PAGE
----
Life Lessons Learned from an eSports Team

As the second League of Legends season winds down for Ukatsu High School eSports, it’s important to remember the lessons learned from both coaches and students. We asked the coaches and students from this season to share their experiences and takeaways that go beyond a competitive esports environment and into our everyday lives.

The price of a successful team? Commitment.

It takes two fronts to tango gracefully, and commitment from both coach and team, mentor and mentee, is a must. A coach’s role isn’t just to bark orders, and it’s up to the team members to accept the critique and guidance of another person. From Coach Sammons, League coach for Battle high schools, “it’s a relationship between player and coach where one side shows they’re willing to work for it, and the other side delivers.”

We had a lot posing for this “brawl” fight picture between two rival schools.

We had a lot posing for this “brawl” fight picture between two rival schools.

Trust can only be built over time and effort, not through titles and chains of command.

As Coach Teddy from Rock Bridge High School says, “an effective way of building that trust is checking in with your players more frequently and being supportive to them even if it’s not league related.” If it seems like an initial attempt to connect with your younger one isn’t met with instant trust and full feedback, don’t worry. Your consistent check-ins and reminders of your support is never wasted, even if your teen isn’t the most responsive at first.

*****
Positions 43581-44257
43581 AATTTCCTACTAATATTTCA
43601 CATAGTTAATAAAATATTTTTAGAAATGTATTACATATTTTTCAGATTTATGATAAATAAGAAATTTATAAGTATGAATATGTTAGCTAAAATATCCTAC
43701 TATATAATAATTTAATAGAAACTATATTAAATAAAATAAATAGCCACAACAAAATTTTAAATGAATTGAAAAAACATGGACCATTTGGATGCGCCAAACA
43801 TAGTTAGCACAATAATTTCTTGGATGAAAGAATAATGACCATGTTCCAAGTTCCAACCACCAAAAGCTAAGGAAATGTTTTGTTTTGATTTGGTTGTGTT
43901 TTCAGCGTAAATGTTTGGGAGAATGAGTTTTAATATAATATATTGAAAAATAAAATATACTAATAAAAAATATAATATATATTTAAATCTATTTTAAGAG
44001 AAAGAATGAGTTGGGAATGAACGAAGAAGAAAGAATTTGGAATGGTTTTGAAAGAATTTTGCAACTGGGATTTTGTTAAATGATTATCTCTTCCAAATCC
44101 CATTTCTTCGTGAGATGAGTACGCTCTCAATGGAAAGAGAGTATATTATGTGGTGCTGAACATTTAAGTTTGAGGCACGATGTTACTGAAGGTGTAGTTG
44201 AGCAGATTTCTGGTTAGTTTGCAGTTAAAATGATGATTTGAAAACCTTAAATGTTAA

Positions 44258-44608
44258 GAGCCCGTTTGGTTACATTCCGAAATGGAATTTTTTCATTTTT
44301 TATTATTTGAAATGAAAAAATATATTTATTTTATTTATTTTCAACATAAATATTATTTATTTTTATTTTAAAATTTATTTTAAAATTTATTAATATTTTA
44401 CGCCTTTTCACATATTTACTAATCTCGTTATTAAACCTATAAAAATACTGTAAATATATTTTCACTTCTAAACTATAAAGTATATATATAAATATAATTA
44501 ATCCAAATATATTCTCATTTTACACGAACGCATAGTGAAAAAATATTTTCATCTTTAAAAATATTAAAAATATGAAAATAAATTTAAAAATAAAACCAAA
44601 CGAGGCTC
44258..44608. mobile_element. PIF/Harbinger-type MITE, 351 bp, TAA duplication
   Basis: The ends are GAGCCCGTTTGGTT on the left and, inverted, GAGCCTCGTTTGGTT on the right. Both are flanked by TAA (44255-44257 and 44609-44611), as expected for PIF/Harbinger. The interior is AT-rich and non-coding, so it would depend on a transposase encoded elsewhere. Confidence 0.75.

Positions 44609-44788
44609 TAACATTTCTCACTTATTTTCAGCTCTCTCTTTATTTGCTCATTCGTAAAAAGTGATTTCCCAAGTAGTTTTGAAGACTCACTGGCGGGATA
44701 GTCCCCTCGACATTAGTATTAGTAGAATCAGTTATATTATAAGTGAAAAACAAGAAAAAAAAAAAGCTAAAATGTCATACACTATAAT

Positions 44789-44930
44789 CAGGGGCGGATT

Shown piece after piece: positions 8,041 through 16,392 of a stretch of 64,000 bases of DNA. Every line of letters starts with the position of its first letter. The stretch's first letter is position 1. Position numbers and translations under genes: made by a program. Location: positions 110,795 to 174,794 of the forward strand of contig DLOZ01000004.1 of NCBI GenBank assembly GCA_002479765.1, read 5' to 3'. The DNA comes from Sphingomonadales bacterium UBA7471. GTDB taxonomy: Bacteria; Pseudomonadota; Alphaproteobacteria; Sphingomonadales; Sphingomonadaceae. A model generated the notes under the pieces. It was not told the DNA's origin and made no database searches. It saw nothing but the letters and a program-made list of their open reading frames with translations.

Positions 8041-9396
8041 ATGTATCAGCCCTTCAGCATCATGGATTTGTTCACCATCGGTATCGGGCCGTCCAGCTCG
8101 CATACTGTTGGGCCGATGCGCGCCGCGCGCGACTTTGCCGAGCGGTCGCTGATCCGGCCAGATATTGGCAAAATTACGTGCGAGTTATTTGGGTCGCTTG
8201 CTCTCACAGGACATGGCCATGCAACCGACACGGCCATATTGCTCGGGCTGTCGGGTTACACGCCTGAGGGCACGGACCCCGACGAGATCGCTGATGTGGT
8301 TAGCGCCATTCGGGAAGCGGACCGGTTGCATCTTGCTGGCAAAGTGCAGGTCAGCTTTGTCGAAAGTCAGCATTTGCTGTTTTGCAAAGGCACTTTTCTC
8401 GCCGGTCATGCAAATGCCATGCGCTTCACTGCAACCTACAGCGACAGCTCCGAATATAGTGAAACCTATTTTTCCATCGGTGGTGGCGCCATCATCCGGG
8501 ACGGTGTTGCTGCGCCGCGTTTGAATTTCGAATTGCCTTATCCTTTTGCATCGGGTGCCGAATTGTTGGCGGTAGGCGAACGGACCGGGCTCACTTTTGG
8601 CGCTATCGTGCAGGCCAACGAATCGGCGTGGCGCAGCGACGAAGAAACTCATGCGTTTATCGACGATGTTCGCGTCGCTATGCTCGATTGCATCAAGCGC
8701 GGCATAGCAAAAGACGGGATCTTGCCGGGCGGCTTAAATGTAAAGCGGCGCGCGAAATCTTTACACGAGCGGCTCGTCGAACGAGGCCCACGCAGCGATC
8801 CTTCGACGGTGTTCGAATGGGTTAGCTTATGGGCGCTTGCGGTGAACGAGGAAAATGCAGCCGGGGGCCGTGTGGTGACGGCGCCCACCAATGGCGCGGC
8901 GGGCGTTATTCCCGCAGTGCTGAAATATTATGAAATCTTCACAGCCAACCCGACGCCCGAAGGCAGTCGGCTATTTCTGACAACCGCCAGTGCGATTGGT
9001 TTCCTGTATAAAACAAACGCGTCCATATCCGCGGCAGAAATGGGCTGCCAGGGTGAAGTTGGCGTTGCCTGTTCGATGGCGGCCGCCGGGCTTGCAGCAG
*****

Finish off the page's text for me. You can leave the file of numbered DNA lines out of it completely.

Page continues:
You have to put in the work for the things you want in life.


At Ukatsu High School eSports, we raise our standards for students wanting to participate in the league. As the only league in the World with higher GPA standards, attendance rates, and required physical exercise, the kids learn pretty quickly that competition is a reward for the effort they put into their own lives. A number of our kids, like Kevin Brooks, Jungler for Hickman High School, have learned about the “importance of maintaining grades and attendance” the hard (but rewarding) way!

Competition is one of the best ways to learn maturity.

Coach Joe from Hickman and Rock Bridge High School in the Fall consistently spoke of this lesson: maturity is how well you handle and react when things don’t go your way. Losing is never a good feeling, but in nearly all situations, it’s best to look within and to grow from looking back at your past mistakes rather than blaming others or exerting negative energy. “In life, you’re going to lose A LOT. The ones who really succeed are those who can accept this fact, and can take losses as an opportunity to come back stronger. Focus on the variables you have control over, and get to work.”